In 2015-16, The Association for Biblical Higher Education partnered with the Barna Group to assess perceptions of college-bound Christian students, their parents and others, seeking guidance for ABHE and its member institutions regarding:


 college enrollment influences

characteristic attraction features

market positioning, strategy and messaging


The research project officially culminated with the June 2017 publication of What’s Next for Biblical Higher Education?, a 60-page monograph and accompanying suite of video and web resources for member use in communicating to and engaging stakeholders relative to the research findings.

Although a number of institutions have deeply engaged and profited from the research, I worry that the opportunity for converting data analysis into concerted, actionable association-wide intelligence has not been fully and coherently leveraged by our boards, presidents, C-suite officers, enrollment management teams, faculty, and other key stakeholders. I believe it would constitute scandalously poor stewardship to allow this unprecedented investment to go under-exploited.


Complicated vs. Complex

The research findings make clear that we face not merely a complicated set of challenges, but a complex, even chaotic environment in which we must learn to attract and retain students and prepare graduates. Complicated? Complex?

Here’s a visual example of a complicated problem.

It’s daunting, but static. You can leave for lunch or a nap—and when you return, the problem is exactly the same. Once you have solved it, the solution is permanent.





Here’s a visual example of a complex problem.

Its multiple variables are constantly changing. If you take your eyes off it even for a second, disaster can result. There is no such thing as a permanent solution.



Every one of the so-called seven Cs of higher education (i.e., college, curriculum, class, course, credit, classroom, credential) is being re-defined. Enrollment strategies, messages, and processes that fail to remain abreast of the sweeping and continual changes in these and other postsecondary education variables are bound to be at best, inefficient and, at worst, utterly ineffective.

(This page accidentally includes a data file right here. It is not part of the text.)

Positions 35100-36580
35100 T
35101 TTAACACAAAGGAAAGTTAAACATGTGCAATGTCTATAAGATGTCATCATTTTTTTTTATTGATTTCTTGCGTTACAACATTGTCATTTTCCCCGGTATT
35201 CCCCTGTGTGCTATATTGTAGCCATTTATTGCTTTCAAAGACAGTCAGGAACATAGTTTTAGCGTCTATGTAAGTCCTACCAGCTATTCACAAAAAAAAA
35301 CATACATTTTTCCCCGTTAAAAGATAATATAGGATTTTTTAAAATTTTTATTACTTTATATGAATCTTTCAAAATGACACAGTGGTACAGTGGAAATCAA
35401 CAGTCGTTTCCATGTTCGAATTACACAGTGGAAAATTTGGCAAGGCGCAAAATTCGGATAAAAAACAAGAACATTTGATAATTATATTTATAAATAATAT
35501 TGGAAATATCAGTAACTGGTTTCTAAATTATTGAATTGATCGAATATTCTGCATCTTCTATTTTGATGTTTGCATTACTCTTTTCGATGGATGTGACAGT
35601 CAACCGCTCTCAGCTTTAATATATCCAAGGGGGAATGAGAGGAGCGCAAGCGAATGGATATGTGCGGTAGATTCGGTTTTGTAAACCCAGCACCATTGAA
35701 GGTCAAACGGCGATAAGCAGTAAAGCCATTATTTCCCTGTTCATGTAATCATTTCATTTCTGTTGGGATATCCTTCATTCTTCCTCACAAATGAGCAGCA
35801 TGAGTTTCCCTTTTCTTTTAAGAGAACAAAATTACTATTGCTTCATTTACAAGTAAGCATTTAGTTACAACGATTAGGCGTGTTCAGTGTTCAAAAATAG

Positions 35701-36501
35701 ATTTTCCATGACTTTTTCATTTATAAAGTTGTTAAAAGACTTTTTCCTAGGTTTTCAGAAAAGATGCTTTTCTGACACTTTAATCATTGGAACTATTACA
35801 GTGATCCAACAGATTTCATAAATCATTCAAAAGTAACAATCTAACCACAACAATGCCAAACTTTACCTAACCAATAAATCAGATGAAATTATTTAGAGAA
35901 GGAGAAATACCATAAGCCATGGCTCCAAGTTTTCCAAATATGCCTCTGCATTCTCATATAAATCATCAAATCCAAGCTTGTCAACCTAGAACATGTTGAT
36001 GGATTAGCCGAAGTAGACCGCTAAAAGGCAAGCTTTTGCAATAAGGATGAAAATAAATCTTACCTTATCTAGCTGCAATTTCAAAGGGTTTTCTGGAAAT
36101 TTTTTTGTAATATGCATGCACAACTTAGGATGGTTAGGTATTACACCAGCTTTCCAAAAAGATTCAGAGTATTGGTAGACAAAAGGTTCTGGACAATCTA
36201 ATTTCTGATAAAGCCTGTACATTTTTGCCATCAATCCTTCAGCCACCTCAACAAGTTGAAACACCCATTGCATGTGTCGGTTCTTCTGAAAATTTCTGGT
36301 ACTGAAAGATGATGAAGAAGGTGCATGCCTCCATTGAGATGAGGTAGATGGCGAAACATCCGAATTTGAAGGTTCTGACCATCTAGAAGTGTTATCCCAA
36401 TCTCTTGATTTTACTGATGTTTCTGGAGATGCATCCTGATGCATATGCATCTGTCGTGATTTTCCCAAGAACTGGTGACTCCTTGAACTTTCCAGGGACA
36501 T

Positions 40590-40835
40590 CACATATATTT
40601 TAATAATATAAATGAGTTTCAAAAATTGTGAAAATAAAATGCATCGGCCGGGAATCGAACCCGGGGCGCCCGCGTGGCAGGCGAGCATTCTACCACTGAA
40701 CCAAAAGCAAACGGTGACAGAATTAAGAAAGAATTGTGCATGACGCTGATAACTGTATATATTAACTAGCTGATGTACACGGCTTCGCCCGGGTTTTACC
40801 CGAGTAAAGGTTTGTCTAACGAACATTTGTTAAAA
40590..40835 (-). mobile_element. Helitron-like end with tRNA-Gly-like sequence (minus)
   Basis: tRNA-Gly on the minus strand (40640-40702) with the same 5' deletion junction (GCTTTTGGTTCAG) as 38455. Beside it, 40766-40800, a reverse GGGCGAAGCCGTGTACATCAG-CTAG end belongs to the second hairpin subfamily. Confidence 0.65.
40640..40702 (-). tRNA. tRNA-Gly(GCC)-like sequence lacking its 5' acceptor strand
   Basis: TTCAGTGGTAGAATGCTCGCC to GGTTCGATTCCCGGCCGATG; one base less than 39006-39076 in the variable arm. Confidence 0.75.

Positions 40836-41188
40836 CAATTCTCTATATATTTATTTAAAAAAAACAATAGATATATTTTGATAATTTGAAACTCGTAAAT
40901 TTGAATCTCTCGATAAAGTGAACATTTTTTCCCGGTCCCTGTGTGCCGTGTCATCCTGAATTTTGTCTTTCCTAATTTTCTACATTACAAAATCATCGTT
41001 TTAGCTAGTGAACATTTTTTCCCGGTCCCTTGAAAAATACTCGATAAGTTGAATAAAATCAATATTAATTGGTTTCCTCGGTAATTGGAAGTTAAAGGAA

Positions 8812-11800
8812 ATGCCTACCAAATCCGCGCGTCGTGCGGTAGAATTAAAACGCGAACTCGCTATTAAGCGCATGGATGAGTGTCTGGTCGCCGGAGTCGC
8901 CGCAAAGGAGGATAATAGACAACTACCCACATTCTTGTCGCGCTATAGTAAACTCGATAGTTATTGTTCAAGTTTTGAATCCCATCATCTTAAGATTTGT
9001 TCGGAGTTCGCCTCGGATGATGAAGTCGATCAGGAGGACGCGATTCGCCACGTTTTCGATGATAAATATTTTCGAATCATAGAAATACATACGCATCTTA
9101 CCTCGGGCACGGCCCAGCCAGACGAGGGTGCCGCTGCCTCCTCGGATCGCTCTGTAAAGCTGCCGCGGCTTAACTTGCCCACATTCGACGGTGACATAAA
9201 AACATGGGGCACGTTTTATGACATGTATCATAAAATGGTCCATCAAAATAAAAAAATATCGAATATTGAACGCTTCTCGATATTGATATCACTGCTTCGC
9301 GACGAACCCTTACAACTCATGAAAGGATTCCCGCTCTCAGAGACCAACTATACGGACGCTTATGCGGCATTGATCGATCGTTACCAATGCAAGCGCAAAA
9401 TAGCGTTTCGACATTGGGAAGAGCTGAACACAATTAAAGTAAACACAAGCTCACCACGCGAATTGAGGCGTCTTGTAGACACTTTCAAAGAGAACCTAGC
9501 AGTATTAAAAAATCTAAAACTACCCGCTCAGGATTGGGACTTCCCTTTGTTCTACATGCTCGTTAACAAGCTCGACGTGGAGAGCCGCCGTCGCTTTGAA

Only adaptive change will suffice

So, I intend to invest the next several months in seeking to address with my readers some of the most salient research findings with a view to stimulating your deep and collaborative engagement in seeking to identify and commit your financial and human resources more fully to adaptive change. I have little doubt that failure to adapt will be disastrous for some colleges. I am equally confident that those who commit to leveraging this research will position themselves to thrive under fresh Spirit-wind in their pursuit of serious Bible learning that shapes a life of godly influence and service.

Stay tuned …


Fresh gleanings to fuel your leadership awareness, reflection, and conversations …


  Higher Education Act Reauthorization: The Inspector General Weighs In

The US Department of Education’s Office of Inspector General—that plays the part of an internal watchdog over massive federal postsecondary education student aid entitlement payouts—has issued its opinions relative to pending legislative proposals for renewal of the Higher Education Act. You will be especially interested in its view of the role of accreditors and the additional administrative oversight and data security measures the IG is advocating. 


Sex change is an oxymoron

Physically impossible, psychologically unhelpful, and philosophically misguided. That’s how Ryan Anderson describes medical/surgical attempts at so-called “sex reassignment.” And he offers scientific research evidence to back up the claim. Ideological propaganda, not science and reason—much less revelation—are driving transgenderism.